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Original research
Impairment of spermatogenesis and sperm motility by the high-fat diet-induced dysbiosis of gut microbes
  1. Ning Ding1,
  2. Xin Zhang2,
  3. Xue Di Zhang1,
  4. Jun Jing3,4,
  5. Shan Shan Liu5,
  6. Yun Ping Mu1,
  7. Li Li Peng6,
  8. Yun Jing Yan1,
  9. Geng Miao Xiao1,
  10. Xin Yun Bi1,
  11. Hao Chen1,
  12. Fang Hong Li1,
  13. Bing Yao3,4,
  14. Allan Z Zhao1
  1. 1 The School of Biomedical and Pharmaceutical Sciences, Guangdong University of Technology, Guangzhou, Guangdong, China
  2. 2 Dizal Pharma, Shanghai, China
  3. 3 Jinling Hospital Department Reproductive Medical Center, Nanjing Medicine University, Nanjing, Jiangsu, China
  4. 4 State Key Laboratory of Reproductive Medicine, Nanjing Medical University, Nanjing, Jiangsu, China
  5. 5 Department of Laboratory, Women and Children 's Hospital of Qingdao, Qingdao, Shandong, China
  6. 6 The School of Biology and Biological Engineering, South China University of Technology, Guangzhou, Guangdong, China
  1. Correspondence to Dr Allan Z Zhao, The School of Biomedical and Pharmaceutical Sciences, Guangdong University of Technology, Guangzhou, China; azzhao{at}gdut.edu.cn; Dr Bing Yao; yaobing{at}nju.edu.cn; Dr Fang Hong Li; fli{at}gdut.edu.cn; Dr Hao Chen; chenhao{at}gdut.edu.cn

Abstract

Objective High-fat diet (HFD)-induced metabolic disorders can lead to impaired sperm production. We aim to investigate if HFD-induced gut microbiota dysbiosis can functionally influence spermatogenesis and sperm motility.

Design Faecal microbes derived from the HFD-fed or normal diet (ND)-fed male mice were transplanted to the mice maintained on ND. The gut microbes, sperm count and motility were analysed. Human faecal/semen/blood samples were collected to assess microbiota, sperm quality and endotoxin.

Results Transplantation of the HFD gut microbes into the ND-maintained (HFD-FMT) mice resulted in a significant decrease in spermatogenesis and sperm motility, whereas similar transplantation with the microbes from the ND-fed mice failed to do so. Analysis of the microbiota showed a profound increase in genus Bacteroides and Prevotella, both of which likely contributed to the metabolic endotoxaemia in the HFD-FMT mice. Interestingly, the gut microbes from clinical subjects revealed a strong negative correlation between the abundance of Bacteroides-Prevotella and sperm motility, and a positive correlation between blood endotoxin and Bacteroides abundance. Transplantation with HFD microbes also led to intestinal infiltration of T cells and macrophages as well as a significant increase of pro-inflammatory cytokines in the epididymis, suggesting that epididymal inflammation have likely contributed to the impairment of sperm motility. RNA-sequencing revealed significant reduction in the expression of those genes involved in gamete meiosis and testicular mitochondrial functions in the HFD-FMT mice.

Conclusion We revealed an intimate linkage between HFD-induced microbiota dysbiosis and defect in spermatogenesis with elevated endotoxin, dysregulation of testicular gene expression and localised epididymal inflammation as the potential causes.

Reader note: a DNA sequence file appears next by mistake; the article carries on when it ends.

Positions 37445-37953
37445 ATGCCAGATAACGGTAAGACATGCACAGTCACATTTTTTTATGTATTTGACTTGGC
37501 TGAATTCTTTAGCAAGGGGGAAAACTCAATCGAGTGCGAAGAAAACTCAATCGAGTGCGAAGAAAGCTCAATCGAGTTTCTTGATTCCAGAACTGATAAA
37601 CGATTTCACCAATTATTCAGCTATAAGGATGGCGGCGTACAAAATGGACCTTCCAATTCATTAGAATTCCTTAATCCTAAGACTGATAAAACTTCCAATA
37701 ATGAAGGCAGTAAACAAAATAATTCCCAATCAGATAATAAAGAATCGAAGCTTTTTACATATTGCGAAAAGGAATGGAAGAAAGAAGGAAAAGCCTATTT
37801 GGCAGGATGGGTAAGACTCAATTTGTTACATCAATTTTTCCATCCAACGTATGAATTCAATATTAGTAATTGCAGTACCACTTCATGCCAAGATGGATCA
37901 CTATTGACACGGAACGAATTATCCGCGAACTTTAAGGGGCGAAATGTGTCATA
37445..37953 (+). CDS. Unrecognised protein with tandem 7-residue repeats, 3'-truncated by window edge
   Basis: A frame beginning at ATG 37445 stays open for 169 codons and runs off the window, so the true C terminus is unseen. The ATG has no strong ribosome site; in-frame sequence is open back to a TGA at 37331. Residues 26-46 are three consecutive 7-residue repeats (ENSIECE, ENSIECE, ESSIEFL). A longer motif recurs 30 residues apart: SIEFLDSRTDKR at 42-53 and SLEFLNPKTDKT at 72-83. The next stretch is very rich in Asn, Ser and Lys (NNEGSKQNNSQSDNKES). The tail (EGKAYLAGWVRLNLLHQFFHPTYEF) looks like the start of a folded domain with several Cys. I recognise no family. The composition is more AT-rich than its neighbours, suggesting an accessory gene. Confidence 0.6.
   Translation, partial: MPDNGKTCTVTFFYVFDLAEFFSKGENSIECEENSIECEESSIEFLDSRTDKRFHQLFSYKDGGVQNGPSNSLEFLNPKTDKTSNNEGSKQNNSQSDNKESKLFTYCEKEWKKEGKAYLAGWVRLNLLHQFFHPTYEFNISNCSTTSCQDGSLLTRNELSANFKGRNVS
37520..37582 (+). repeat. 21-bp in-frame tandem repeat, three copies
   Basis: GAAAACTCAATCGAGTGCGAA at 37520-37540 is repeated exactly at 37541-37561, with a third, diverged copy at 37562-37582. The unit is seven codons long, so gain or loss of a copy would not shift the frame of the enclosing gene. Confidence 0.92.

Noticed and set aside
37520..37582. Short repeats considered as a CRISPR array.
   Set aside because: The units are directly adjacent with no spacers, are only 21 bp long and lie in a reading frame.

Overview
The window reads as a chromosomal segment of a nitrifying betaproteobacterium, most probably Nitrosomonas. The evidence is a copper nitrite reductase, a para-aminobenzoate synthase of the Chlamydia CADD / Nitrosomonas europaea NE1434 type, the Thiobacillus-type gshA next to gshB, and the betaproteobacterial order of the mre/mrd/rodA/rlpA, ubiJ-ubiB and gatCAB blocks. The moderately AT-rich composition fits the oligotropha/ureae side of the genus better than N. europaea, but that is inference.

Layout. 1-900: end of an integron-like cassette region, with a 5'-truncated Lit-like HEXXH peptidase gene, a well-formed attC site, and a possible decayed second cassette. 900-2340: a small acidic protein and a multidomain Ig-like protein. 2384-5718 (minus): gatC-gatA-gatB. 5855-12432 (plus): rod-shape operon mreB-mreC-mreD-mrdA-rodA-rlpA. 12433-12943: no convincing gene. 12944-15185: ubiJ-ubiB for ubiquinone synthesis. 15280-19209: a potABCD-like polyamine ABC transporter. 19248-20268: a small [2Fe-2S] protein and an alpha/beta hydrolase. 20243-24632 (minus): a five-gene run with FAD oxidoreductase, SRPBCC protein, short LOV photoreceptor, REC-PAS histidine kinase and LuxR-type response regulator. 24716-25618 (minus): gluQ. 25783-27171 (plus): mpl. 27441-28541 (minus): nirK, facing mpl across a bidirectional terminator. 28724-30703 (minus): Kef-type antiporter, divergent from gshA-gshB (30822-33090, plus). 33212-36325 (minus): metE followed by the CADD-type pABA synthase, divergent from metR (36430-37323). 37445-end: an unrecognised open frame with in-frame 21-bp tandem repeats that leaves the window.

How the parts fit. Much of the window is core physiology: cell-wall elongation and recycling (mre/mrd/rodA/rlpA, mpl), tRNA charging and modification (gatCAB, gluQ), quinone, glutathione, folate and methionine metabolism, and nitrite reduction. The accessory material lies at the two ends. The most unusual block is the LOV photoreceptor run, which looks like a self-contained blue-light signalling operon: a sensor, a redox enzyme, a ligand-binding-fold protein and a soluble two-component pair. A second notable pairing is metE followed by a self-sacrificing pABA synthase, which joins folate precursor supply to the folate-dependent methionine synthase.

Trial registration number NCT03634644.

  • endotoxin
  • inflammation
  • intestinal microbiology
  • diet

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Footnotes

  • Contributors XZ and ND performed the whole experiments. XYB, YJY, LLP, GMX and XZ performed some experiments and analysed the data. SSL and XZ provided technical guidance. ND, YPM, BY and JJ collected and analysed human semen and faecal samples. HC, ND and AZZ wrote the manuscript. FHL and AZZ conceived and designed the experiments.

  • Funding This work was supported by grants from the National Key R&D Program of China (2018YFA0800600 to AZZ); the National Natural Science Foundation of China (81630021 to AZZ); Key research and development program of Guangdong Province for "Innovative drug creation" (2019B020201015 to FHL); the Guangdong Innovative Research Team Program (2016ZT06Y432 to AZZ and FHL); the National Key Research and Development Program of China (2018YFC1004700 to BY); the National Natural Science Foundation of China (81701431 to JJ, 81871202 and 81671432 to HC, 81700690 to XYB); the National Program on Key Basic Research Project of China (2013CB945202 to AZZ and FHL); the China Postdoctoral Science Foundation (2018T110852 to XYB) and the Startup R&D Funding of Guangdong University of Technology (50010102 to AZZ and FHL).

  • Competing interests None declared.

  • Patient consent for publication Not required.

  • Ethics approval This study was approved by Experimental Animal Ethics Committee of Guangdong Pharmaceutical University, Guangzhou, China. All clinical samples were collected under informed consent and approved by the Research Ethics Committee of Jinling Hospital.

  • Provenance and peer review Not commissioned; externally peer reviewed.

  • Data availability statement Data are available in a public, open-access repository. All data relevant to the study are included in the article or uploaded as supplementary information. All raw sequences have been deposited in the NCBI Sequence Read Archive (SRA) database (https://www.ncbi.nlm.nih.gov/). Accession number: SRP167405 (mRNA sequencing of testes in the FMT group), SRP221703 (16S-rDNA sequencing of clinical faecal samples), SRP168312 (16S-rDNA sequencing of FMT faeces). Data sets generated and analysed during this study are available from the corresponding author on reasonable request.

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